Decoding the truth behind the ‘Chinese mehendi’ photos that went viral

Though it's being widely shared as 'Chinese mehendi', harmful chemicals in locally produced mehendi can be really harmful for the skin.

By: Express Web Desk | New Delhi | Updated: October 25, 2016 11:10 am
chinese mehendi, chinese mehendi viral pictures facebook, mechinese mehendi allergies Facebook, chinese mehendi allergies reason, mehendi allergies photos viral, Indian express, indian express news Almost all henna pastes, dyes and hair colours contain harmful chemicals. (Source: Mehsana Rocks/Facebook)

The festive season is here and everyone from children to adults is in a mood to celebrate. Dussehra and Karva Chauth have already gone by and festivals like Dhanteras and Diwali are around the corner. For women, getting mehendi applied becomes one of the most important affairs and perhaps the most anticipated too. After all, the intricately woven henna designs on the hands and feet only enhances one’s beauty.

However, what has recently surfaced in certain news outlets could leave many thinking twice before getting mehendi designs done. According to a news channel, a recent case of getting mehendi applied has turned a nightmare for some women, as their skin is reacting badly to the particular henna paste. The photos of a woman’s hand after the mehendi reacted on her skin were widely circulated on Facebook and other social media sites. It has been widely speculated that this henna paste has been manufactured in China. Though this calls for immediate attention, it is also important to know the actual truth behind this allergy forming toxic substance.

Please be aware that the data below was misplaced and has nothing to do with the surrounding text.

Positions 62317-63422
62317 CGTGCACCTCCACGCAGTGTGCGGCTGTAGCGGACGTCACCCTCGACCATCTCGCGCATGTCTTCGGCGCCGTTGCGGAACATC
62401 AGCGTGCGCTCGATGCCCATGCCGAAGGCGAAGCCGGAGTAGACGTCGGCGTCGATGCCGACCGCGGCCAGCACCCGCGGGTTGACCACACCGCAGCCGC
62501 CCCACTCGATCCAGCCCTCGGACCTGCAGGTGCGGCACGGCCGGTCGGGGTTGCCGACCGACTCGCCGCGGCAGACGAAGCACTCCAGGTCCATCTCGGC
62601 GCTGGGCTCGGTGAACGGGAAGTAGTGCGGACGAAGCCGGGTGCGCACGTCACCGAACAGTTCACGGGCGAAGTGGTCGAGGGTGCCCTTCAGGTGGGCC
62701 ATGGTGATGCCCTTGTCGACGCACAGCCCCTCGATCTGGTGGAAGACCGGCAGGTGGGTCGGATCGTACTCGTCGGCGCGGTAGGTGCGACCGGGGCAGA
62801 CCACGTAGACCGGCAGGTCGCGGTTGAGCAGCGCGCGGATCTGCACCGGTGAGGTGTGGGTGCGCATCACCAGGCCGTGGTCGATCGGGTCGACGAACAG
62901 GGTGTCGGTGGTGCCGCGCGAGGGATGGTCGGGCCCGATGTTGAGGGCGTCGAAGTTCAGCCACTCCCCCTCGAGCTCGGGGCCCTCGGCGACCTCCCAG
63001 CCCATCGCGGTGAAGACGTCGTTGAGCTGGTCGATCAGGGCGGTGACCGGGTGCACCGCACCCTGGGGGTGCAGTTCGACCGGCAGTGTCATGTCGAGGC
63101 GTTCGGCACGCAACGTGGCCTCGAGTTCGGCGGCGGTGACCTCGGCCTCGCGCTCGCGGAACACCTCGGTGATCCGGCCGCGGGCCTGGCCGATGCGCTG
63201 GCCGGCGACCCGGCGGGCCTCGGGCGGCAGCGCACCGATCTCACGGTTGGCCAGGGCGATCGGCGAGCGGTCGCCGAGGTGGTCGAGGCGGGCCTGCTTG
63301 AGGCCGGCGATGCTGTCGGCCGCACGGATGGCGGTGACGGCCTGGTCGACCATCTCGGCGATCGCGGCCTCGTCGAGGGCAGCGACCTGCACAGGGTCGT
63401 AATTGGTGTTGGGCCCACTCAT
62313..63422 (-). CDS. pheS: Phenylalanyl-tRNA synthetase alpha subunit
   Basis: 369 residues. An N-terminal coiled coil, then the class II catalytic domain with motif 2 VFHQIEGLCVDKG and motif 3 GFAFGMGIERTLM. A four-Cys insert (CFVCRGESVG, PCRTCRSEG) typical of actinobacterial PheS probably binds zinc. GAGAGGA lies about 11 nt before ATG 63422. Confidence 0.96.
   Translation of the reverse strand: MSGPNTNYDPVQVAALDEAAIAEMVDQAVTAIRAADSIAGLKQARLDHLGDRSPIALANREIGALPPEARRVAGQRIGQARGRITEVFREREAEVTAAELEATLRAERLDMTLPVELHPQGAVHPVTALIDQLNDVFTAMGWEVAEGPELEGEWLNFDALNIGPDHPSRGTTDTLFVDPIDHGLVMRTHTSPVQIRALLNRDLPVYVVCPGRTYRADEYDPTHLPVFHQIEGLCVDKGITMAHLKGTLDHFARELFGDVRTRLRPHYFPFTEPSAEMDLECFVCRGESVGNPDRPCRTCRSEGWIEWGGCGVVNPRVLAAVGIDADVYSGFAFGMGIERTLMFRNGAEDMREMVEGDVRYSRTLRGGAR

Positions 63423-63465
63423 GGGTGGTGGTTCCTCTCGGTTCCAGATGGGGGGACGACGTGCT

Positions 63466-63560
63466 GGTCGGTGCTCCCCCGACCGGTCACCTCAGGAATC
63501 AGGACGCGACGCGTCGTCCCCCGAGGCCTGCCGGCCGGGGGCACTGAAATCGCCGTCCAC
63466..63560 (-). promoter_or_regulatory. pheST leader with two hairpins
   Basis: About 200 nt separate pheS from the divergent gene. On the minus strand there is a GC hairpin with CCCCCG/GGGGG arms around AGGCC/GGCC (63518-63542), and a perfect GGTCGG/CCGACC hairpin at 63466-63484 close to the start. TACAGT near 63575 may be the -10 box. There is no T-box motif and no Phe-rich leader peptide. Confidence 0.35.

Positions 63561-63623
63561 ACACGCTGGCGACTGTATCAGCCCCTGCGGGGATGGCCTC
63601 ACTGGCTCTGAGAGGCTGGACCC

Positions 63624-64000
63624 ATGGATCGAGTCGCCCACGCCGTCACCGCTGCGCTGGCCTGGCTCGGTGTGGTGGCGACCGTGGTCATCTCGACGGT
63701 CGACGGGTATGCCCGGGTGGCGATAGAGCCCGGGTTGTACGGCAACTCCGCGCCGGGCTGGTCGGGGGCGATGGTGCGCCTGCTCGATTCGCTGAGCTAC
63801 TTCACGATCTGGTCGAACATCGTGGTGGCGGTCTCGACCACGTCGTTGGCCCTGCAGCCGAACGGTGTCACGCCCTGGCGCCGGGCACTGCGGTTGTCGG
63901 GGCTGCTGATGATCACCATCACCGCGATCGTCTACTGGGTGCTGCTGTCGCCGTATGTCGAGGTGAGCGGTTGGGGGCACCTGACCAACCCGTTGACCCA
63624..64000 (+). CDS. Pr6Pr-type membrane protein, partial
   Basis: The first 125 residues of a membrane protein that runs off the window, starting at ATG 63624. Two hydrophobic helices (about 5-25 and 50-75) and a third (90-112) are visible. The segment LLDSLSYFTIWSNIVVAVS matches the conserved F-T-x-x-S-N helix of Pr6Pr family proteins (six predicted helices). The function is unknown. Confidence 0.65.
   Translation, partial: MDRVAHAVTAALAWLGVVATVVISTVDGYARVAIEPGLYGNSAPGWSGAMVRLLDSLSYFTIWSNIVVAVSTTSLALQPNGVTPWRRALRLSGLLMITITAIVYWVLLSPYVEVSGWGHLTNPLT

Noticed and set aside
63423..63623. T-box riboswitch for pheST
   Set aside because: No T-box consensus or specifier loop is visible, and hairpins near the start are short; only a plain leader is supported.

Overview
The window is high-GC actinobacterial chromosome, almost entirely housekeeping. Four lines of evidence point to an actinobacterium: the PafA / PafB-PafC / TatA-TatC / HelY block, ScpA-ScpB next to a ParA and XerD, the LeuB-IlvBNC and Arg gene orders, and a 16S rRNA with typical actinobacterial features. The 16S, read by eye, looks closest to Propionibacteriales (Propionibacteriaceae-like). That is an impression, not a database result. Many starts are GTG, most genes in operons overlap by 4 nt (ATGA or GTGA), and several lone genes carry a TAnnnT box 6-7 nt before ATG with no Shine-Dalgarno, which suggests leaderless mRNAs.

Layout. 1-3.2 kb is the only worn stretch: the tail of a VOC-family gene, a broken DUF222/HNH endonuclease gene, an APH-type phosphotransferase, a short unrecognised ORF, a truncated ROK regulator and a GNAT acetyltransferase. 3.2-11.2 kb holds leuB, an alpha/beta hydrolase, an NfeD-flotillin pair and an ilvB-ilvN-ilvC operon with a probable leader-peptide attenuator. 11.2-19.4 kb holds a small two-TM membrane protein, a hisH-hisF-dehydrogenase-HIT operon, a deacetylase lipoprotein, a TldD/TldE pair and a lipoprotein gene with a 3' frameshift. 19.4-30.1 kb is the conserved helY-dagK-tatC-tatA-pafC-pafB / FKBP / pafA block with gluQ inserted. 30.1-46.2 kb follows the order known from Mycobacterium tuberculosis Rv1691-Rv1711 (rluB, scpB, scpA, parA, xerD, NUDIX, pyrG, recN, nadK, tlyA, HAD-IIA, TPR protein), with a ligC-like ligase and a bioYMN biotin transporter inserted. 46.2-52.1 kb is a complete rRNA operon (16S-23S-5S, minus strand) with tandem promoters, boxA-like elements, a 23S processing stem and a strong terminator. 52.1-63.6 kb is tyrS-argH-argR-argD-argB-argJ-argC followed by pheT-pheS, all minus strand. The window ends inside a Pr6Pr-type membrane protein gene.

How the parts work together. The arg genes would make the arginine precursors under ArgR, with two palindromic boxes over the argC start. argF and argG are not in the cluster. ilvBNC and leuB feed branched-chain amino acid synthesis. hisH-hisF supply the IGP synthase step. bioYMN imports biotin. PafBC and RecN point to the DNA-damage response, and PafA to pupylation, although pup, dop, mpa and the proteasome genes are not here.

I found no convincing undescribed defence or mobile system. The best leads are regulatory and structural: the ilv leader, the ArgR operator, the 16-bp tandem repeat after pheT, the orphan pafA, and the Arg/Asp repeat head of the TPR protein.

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Speaking to IndianExpress.com, Dr Sophia Jaglan, consultant dermatologist at Primus Superspeciality Hospital, said it is wrong that this particular henna paste is being touted as made in China. A lot of henna products, dyes and hair colours contain these harmful chemical substances. Mostly added to help retain the desired dark colour, these chemicals are even present in the so-called ammonia-free and natural hair colours.

Even vermillion, or sindoor, applied traditionally on the forehead by many married women contain chemical substances like lead that cause reactions and allergies. “Almost 90 per cent of such products contain chemicals like paraphenylenediamine or PPD, phenylmercuric nitrate, potassium dichromate, etc.,” she said.

Other toxic adulterants, that Dr Jaglan said are generally found, are Balsam of Peru, Cobalt Chloride, Colophony, Paraben mix and Quaternium 15. The only way to be careful and take precautions to avoid such mishaps is by checking the package of the product for chemicals’ content, said Dr Jaglan. But if, say, you are getting mehendi applied by a roadside artists, it will be difficult to detect if it contains the toxic elements.

However, such allergic conditions are absolutely treatable. “Based on the severity of the allergies, there are different methods of treatment used to cure these,” Dr Jaglan said.